Borland Updates C++ Tools

After nearly two years in development, Borland announced today two updated tools for C++ developers: C++BuilderX and Enterprise Studio for C++. The company is calling the tools the first technology-independent development suite designed to address the complexity of modern-day application development.

While newer languages, such as Java, Jini, Perl and Microsoft’s C#, receive much more attention in the press than C++, the C++ group of programmers is still, by most analyst estimates, the largest group of developers by far. Development tool vendors like Borland, Rational (recently purchased by IBM), Metrowerks (operating now as a division of Motorola) and Sun continue to release tools for this community.

“C++BuilderX is the result of over two years of a renewed research and development effort focused on delivering new advanced development capabilities for the entire C++ market,” J.P. LeBlanc, vice president and general manager of the mobile and C++ solutions group at Borland, said in a statement.

“We are focused on standards-based C++ application lifecycle management, as well as multiplatform and multicompiler support as important priorities.”

C++ Development

As one of the largest development tool vendors, Borland has championed C and C++ development for more than 15 years. The C++Builder environment itself was first launched in 1991.

The new C++BuilderX brings Unix support to the tool and also offers CORBA integration. (CORBA — or the Common Object Request Broker Architecture — is an Object Management Group specification that provides a standard interface between OMG-compliant objects.)

With the new tools, Borland hopes to offer a standards-based, cross-platform approach to programming in C++ with a development environment based on the same enterprise framework used by Borland JBuilder.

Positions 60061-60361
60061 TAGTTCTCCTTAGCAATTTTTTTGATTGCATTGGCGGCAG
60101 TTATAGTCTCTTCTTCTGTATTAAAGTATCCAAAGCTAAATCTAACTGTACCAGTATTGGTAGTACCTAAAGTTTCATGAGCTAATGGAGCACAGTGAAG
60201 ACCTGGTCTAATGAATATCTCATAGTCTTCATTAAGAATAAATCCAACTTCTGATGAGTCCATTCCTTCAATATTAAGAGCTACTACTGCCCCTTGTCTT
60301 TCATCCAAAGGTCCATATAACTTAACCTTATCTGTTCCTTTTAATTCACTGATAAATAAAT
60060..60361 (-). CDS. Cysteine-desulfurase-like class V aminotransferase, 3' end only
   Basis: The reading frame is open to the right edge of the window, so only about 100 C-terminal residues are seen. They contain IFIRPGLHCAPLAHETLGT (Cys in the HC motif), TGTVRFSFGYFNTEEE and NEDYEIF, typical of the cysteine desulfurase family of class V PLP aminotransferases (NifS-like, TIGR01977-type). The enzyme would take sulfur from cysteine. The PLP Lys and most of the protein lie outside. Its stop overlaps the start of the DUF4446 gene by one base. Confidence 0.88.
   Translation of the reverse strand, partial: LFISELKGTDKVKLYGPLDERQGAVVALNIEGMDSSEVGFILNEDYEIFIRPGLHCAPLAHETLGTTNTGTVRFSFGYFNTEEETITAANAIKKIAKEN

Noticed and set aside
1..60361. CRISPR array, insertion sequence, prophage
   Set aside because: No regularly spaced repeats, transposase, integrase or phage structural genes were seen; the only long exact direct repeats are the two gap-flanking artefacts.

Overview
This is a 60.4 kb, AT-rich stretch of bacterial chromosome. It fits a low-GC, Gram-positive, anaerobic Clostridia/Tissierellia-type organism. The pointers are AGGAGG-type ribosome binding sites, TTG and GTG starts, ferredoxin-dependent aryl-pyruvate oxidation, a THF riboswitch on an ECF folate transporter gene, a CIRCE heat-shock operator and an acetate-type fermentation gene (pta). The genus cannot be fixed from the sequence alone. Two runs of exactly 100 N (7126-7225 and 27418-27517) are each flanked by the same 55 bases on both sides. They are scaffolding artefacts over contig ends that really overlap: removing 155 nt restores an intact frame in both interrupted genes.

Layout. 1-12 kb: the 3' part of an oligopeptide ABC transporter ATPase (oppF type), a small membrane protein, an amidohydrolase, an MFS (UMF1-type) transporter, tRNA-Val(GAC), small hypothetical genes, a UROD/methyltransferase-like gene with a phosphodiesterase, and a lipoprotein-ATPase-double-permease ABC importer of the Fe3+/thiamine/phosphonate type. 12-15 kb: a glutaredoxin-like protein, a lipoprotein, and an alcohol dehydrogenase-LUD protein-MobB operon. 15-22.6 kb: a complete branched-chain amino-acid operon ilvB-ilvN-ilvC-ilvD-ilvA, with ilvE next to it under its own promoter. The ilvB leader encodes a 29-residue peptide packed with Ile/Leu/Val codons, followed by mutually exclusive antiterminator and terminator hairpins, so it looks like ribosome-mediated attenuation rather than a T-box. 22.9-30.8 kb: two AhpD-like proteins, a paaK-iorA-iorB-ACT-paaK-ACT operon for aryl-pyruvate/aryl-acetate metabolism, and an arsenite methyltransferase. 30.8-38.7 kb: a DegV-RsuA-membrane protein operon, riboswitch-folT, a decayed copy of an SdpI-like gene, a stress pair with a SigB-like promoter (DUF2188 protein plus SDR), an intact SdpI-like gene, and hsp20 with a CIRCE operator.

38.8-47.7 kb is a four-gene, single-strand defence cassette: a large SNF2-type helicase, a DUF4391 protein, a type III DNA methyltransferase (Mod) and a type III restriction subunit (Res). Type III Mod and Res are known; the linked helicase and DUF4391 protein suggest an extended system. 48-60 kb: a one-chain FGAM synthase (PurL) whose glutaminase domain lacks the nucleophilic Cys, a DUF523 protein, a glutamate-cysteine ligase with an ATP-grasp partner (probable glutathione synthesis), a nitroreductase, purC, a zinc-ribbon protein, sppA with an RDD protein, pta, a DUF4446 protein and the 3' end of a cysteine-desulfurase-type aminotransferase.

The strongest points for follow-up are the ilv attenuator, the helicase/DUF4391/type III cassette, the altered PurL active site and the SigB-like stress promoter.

In JBuilder, an XML project format helps minimize the complexities of managing multiple compilers and debuggers through a single user interface. Coupled with debugging capabilities, this format is designed to shorten the porting time of applications to new platforms.

Reducing Complexity

Borland hopes C++BuilderX also will help ease the complexities associated with developing for multiple platforms by letting developers visually build and deliver cross-platform applications that do not require compiler extensions.

C++BuilderX also offers support for mobile and embedded computing environments, continued integration with Borland C++ compilers, and support for other standards-based C++ compilers, including GCC, Intel, Metrowerks, Microsoft Visual C++ and Sun Forte C++.

“The C++BuilderX IDE notably incorporates Intel C++ compilers, Intel Performance Libraries and Intel VTune Performance Analyzers for Windows and Linux, supporting the Intel Pentium, Itanium, and Intel XScale families of processors,” said Jonathan Khazam, general manager of the Intel software products division.

Enterprise Side

The Enterprise Studio component for C++ is designed to help reduce the complexity of enterprise applications. With the software, developers can define, design, develop, test, deploy and manage stages of an entire C++ project.

Included in Enterprise Studio for C++ is the new Borland Together Edition for C++BuilderX, a tool designed to help developers create and communicate projects with detailed blueprints in the form of UML-based models.

UML — or Unified Modeling Language — is an open method used to specify, visualize, construct and document the artifacts of an object-oriented software-intensive system under development. UML represents a compilation of “best engineering practices” that have proven successful in modeling large, complex systems.

C++ Industry

According to research firm IDC, C and C++ professionals will remain the largest class of developers through 2005.

“When application runtime performance, code size and low-level access to machine functions and resources is critical, C++ is often the language of choice,” said Rikki Kirzner, research director at IDC.

Borland C++BuilderX and Borland Enterprise Studio for C++ will be available toward the end of September. The current version of C++Builder on the market is priced at US$999.

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